Seneca, Tragedies, Volume I: Hercules. Trojan Women. Phoenician Women. Medea. Phaedra

LCL 62:

Seneca is a figure of first importance in both Roman politics and literature: a leading adviser to Nero who attempted to restrain the emperor's megalomania; a prolific moral philosopher; and the author of verse tragedies that strongly influenced Shakespeare and other Renaissance dramatists. Here is the first of a new two-volume edition of Seneca's tragedies, with a fully annotated translation facing the Latin text.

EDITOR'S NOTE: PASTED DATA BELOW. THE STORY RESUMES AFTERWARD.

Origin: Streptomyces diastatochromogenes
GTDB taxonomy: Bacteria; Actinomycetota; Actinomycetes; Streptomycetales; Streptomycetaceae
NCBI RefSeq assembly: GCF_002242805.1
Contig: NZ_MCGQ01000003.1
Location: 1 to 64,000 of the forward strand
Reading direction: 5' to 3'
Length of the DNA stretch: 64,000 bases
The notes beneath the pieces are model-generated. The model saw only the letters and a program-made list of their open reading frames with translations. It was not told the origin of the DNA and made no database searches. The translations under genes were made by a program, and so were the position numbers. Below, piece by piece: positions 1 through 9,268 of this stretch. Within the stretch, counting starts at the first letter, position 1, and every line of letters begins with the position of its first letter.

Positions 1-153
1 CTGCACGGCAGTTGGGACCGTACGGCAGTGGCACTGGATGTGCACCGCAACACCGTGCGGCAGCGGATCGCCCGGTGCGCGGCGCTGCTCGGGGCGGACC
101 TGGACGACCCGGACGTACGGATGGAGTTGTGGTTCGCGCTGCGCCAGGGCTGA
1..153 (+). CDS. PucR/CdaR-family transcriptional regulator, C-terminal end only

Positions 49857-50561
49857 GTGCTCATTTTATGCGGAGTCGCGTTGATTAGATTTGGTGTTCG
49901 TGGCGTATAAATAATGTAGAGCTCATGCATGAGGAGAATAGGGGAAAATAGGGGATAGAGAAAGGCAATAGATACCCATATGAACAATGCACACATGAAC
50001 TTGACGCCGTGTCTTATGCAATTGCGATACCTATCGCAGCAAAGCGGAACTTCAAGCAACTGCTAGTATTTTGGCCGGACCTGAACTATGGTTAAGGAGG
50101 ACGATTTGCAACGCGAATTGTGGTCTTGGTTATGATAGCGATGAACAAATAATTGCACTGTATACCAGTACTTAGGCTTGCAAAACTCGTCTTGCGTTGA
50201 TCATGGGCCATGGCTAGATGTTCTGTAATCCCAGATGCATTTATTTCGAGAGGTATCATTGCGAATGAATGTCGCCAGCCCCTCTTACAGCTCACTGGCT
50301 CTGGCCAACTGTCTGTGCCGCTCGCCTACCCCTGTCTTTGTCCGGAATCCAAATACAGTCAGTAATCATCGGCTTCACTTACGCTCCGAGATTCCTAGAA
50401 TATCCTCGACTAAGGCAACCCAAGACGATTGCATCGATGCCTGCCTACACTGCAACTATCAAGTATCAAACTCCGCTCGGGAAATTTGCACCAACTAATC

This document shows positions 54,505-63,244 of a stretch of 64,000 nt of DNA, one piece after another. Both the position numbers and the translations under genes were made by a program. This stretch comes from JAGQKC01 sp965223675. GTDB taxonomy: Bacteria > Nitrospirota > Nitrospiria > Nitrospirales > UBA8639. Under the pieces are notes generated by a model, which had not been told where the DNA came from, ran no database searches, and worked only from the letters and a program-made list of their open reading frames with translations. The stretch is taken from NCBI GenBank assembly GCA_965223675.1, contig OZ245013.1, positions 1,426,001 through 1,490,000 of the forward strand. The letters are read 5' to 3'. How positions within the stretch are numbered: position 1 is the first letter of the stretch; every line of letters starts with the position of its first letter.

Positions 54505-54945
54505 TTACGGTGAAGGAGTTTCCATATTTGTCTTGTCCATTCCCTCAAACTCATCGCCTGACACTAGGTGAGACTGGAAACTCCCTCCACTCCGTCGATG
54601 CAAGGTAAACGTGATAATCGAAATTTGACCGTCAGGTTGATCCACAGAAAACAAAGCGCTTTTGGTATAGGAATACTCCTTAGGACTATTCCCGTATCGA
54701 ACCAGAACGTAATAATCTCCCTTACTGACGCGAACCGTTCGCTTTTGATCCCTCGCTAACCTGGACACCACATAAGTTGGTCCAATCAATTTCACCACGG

Seneca's plays depict intense passions and interactions in an appropriately strong rhetoric. Their perspective is much bleaker than that of his prose writings. In this new translation John Fitch conveys the force of Seneca's dramatic language and the lyric quality of his choral odes.

Bibiliographic reference

Seneca. Tragedies, Volume I: Hercules. Trojan Women. Phoenician Women. Medea. Phaedra. Edited and translated by John G. Fitch. Loeb Classical Library 62. Cambridge, MA: Harvard University Press, 2002.